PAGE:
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How to Record: Microphone Placement Basics (Lesson 6)

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How to Record - Lesson 6: Microphone Placement Basics - Warren Huart: Produce Like A Pro
How to Record - Lesson 6: Microphone Placement Basics - Warren Huart: Produce Like A Pro - youtube Video
Hi, it’s Warren Huart here. I hope you’re doing marvelously well, and today in lesson six of our How to Record series, we’re going to talk about microphone placement.

What we’ll do is I’ll just show you a couple of basic ways that you can record different microphone positions, and different patterns that you can use. You know, cardioid, and hyper, and omni, and all of that kind of fun stuff, and we’ll try different techniques for recording.

As ever, please subscribe, if you go to and sign up on the email list, you can get access to our Vimeo account, which has got some behind the scenes recording at Sunset Sound, and a couple of other places showing piano, and drums. Also, you can — you’ll get some free drum samples, you’ll get a session you can edit. There’s also a session you can mix and win a DRS EQ from Phoenix Audio.

There’s a whole bunch of fun stuff, plus a couple of songs to download for free, so please sign up for the email list at

Okay, so let’s get started. Let’s look at different techniques in recording instruments. Let’s do — let’s do some electric guitar first.

Okay, so pretty straight forward here. We have a speaker here, which unfortunately, we can’t see very well from in here. In the center here is the soft dome, and that’s the brightest part of the speaker, and as you move out, it gets darker. I’ve talked about this in a couple of other guitar miking videos, so if you want to get really into depth in guitar miking, look at the other couple that I’ve done. There’s one where I’ve done a lot of different miking techniques.

But anyways, so basically, the way I’ve got it here is I’ve got it pointed essentially at the center.

[guitar, mic at center of speaker]

And this is an SM57. It’s a cardioid microphone. It has a nice presence lift between sort of 3-7kHz, it’s got a nice lift. It’s really great for guitars, great on snare drums, etcetera. And then, you know, if you don’t want it so bright, you can move it to the outside here. That will be a little duller sounding.

[guitar, mic pointed towards outside of speaker]

Okay, so we can also move the microphone back considerably, and get a more even sounding tone, but you know, on the 4×12 here, we’re probably going to get all of the speakers going at once.

[electric guitar, mic placed back]

I remember once I used to sell recording equipment, and I remember a kid coming in once and asking me — I was probably a kid myself — coming in and asking me how to get a great guitar sound, and I sort of — we were talking about different ways of recording, and he said to me, “Well, I love the way it sounds when I walk into the room,” so I was like, “Let’s pull the microphone back to where you’re standing when you walk into the room.”

So you know, if you bring this back a reasonable amount, you’re going to get a little bit more room tone in here. Not as much as if we’d mic’d up the room, but this will give us maybe a bit more ambience. Just a bit.

[guitar, mic far from cabinet]

So you’re going to get a little bit more of what’s going on around here. This might sound a little cloudy, compared with up front. We go back up front. We’re not adjusting the gain, so the levels are going to come up and down. Just a quick comparison.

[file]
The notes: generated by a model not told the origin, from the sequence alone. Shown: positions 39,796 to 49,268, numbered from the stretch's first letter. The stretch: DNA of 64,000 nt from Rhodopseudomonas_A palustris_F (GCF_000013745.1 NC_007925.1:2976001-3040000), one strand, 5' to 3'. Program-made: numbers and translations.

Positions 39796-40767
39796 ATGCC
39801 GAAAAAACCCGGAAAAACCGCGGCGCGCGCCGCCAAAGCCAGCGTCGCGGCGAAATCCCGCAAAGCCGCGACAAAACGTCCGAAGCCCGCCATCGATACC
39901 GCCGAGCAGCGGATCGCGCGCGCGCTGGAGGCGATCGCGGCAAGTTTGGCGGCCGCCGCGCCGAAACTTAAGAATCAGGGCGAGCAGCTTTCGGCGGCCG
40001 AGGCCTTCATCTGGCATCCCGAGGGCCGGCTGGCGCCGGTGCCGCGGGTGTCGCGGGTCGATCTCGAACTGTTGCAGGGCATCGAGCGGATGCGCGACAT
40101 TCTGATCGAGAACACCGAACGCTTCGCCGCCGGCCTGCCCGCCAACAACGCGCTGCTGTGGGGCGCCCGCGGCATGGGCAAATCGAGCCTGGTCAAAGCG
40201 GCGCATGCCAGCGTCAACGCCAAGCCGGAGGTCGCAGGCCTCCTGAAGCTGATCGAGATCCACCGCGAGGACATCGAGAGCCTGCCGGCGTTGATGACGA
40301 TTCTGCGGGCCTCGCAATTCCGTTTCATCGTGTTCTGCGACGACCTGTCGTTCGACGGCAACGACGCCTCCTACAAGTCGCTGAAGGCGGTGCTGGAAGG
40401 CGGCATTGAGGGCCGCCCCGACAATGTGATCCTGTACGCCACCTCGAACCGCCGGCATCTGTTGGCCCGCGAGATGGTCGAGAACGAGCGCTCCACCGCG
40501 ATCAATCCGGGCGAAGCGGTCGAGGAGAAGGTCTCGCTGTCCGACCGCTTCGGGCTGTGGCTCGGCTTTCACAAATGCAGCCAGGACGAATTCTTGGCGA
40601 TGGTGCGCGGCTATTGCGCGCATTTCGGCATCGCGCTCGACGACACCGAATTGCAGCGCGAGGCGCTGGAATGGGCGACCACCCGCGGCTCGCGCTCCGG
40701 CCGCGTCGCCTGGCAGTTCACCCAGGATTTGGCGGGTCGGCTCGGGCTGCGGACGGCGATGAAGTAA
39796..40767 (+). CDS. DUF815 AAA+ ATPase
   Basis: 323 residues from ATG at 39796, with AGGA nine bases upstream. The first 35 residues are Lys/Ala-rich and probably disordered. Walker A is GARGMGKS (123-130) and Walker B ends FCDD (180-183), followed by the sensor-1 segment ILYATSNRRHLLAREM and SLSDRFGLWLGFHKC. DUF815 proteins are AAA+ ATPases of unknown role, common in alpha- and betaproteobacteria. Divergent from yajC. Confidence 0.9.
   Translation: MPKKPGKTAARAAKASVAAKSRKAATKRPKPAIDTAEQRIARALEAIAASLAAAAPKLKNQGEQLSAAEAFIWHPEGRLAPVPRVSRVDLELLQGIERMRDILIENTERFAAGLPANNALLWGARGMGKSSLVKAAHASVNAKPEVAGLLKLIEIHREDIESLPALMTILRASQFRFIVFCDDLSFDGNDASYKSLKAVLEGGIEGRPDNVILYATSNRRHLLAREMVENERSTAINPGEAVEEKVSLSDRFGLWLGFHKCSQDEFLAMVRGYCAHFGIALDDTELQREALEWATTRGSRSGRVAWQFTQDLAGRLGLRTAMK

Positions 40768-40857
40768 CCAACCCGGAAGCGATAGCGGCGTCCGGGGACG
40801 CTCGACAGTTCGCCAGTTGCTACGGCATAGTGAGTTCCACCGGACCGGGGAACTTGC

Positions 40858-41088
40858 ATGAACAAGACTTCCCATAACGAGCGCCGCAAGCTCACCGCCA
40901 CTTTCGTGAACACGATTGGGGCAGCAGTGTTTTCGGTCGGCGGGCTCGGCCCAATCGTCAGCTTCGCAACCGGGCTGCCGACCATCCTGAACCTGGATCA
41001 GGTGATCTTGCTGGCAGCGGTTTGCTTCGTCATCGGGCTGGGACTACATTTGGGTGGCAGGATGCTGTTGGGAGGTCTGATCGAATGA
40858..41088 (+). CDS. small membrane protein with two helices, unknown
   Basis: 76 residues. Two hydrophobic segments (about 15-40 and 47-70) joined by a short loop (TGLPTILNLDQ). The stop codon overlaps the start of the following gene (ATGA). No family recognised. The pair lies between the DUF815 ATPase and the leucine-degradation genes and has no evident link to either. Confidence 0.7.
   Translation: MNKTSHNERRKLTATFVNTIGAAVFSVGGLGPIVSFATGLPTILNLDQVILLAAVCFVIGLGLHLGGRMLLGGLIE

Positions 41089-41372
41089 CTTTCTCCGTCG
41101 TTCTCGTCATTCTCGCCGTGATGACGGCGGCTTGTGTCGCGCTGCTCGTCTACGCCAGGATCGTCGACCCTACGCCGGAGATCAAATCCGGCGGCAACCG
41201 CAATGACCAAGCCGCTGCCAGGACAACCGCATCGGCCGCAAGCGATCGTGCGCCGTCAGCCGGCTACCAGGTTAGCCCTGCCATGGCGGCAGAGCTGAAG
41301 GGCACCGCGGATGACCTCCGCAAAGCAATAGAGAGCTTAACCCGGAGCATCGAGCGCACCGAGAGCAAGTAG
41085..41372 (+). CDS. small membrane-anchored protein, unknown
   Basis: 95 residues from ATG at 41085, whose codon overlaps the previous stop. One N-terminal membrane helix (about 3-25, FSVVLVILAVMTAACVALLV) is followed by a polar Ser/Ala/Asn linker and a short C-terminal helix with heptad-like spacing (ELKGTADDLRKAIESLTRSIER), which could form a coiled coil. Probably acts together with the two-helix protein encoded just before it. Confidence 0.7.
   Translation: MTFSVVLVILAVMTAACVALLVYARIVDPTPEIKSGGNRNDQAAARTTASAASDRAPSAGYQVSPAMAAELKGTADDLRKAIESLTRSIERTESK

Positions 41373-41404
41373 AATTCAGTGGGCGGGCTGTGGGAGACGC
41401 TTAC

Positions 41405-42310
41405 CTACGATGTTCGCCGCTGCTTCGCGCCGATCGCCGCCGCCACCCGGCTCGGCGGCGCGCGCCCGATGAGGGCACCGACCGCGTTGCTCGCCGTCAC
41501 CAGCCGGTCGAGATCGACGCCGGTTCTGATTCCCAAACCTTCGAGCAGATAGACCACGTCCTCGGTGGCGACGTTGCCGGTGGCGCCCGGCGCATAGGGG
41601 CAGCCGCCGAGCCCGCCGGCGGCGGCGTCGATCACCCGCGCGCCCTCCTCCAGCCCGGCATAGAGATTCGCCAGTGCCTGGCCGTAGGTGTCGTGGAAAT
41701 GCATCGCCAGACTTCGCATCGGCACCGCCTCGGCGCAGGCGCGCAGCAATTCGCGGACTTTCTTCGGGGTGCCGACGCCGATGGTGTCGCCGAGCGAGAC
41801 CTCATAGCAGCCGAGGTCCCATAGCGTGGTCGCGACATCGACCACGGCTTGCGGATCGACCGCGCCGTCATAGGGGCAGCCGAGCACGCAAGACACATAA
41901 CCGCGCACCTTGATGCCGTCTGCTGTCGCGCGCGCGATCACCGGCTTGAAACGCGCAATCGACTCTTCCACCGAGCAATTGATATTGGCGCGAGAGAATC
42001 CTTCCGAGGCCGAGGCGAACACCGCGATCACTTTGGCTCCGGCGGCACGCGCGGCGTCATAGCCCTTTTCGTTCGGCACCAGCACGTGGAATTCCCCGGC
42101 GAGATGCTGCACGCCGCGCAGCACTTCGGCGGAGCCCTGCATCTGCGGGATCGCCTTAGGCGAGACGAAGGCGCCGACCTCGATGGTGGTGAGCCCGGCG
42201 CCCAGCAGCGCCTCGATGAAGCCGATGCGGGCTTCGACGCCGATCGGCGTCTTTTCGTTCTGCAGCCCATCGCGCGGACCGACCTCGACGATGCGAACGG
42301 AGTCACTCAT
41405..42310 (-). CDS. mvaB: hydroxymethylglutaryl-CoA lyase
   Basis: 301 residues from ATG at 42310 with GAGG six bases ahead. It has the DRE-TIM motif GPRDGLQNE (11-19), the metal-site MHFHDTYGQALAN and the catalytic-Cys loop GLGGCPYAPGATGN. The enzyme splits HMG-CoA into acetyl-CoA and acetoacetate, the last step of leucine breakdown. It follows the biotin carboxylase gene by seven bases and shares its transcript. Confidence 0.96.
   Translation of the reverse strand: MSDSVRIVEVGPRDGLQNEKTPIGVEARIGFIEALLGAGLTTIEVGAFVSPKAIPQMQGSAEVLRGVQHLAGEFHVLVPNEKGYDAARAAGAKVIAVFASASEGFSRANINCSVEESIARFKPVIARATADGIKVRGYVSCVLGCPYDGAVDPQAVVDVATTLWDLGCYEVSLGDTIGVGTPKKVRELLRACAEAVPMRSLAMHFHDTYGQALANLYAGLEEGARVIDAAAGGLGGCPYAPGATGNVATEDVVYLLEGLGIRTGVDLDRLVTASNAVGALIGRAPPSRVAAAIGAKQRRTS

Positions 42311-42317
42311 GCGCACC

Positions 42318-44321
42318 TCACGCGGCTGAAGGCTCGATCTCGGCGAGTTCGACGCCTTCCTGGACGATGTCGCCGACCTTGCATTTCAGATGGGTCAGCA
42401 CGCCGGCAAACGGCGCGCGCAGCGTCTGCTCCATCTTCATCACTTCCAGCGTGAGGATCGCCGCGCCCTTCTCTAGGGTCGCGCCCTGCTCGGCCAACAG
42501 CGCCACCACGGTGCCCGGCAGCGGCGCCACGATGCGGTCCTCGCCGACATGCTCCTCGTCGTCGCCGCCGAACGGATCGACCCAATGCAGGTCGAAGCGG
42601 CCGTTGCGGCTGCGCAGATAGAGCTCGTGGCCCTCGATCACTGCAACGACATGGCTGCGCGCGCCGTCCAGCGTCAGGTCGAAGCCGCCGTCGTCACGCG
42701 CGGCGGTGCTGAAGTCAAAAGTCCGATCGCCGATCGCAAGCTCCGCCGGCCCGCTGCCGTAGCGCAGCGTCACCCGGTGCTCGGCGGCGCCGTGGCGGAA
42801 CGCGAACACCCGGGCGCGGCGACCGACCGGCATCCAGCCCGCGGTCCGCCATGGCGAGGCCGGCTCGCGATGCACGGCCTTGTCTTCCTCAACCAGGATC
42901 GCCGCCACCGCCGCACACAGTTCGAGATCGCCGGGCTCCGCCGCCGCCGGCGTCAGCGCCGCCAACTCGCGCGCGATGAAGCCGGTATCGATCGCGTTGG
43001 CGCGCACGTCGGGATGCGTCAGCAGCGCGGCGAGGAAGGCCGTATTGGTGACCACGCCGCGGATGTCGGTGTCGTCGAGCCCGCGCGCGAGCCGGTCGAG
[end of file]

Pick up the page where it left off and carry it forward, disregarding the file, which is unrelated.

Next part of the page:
[electric guitar, right on speaker]

That’s a lot more up front and in your face. I think for most modern rock, 90% of the time — 99% of the time, it’s going to be a single mic on the driver like that on the speaker.

Okay, so what we’ve got here is a little XY. We’ve got a pair of these Lewitt LTC-550s. The reason why I’ve chosen these, frankly, is because they match really nicely. You can buy them singly or in pairs, it doesn’t really matter, and they both match identically, so I use them a lot for stereo miking.

So this XY configuration here, with the two LCT-550s, the reason why they’re like this, and if you know, they’re capsule to capsule, is basically to cancel any phase issues.

Now, they may be seeing the sound in two different directions, but they, in the middle, will be perfectly in phase, because the sound will be hitting at the same time. So it’s important that the capsules are on top of each other, and that they are basically seeing the sound in the same distance at the same time. So we’re going to stereo mic the acoustic. We’ve got it going across the body here and across the neck here. It’s nice for, you know, finger picking kind of stuff.

[acoustic guitar]

You get kind of a bounce between the two mics. You know, there’s more bottom end coming off this side, because it’s going to be closer to the sound hole, so you’ll probably find…

[acoustic guitar]

You’ll find it’ll feel fuller on one side than the other, because of that.


That’ll be the left side for you.


And then probably for some of the picking kind of thing…

[acoustic, picking]

Especially high up.

Or up here.

It will feel a little bit more even sounding down the middle, but the lower stuff will come slightly left.

So that’s the reality when using stereo miking on acoustic guitars, whatever you do is going to favor the sound hole a little bit for the bottom end, but I mean, I like it, you know, the only time I would ever do this, frankly, is if I was doing a singer/songwriter, and I wanted just a kind of surround of the acoustic, so if you’re doing…


Something like that would work great, but for me, if I’m just going to do a single acoustic guitar in a track, and again, you can watch the video on expanded acoustic guitar recording, I would just use the one mic, and you can come in here between the 12th and 14th fret, or come off the body, as long as it’s pointed away from the sound hole. Those are my two favorite places.

With large diaphragms, I tend to record it between the 12th and the 14th, the smaller diaphragm, I’ll put it on the body and point it away from the sound hole.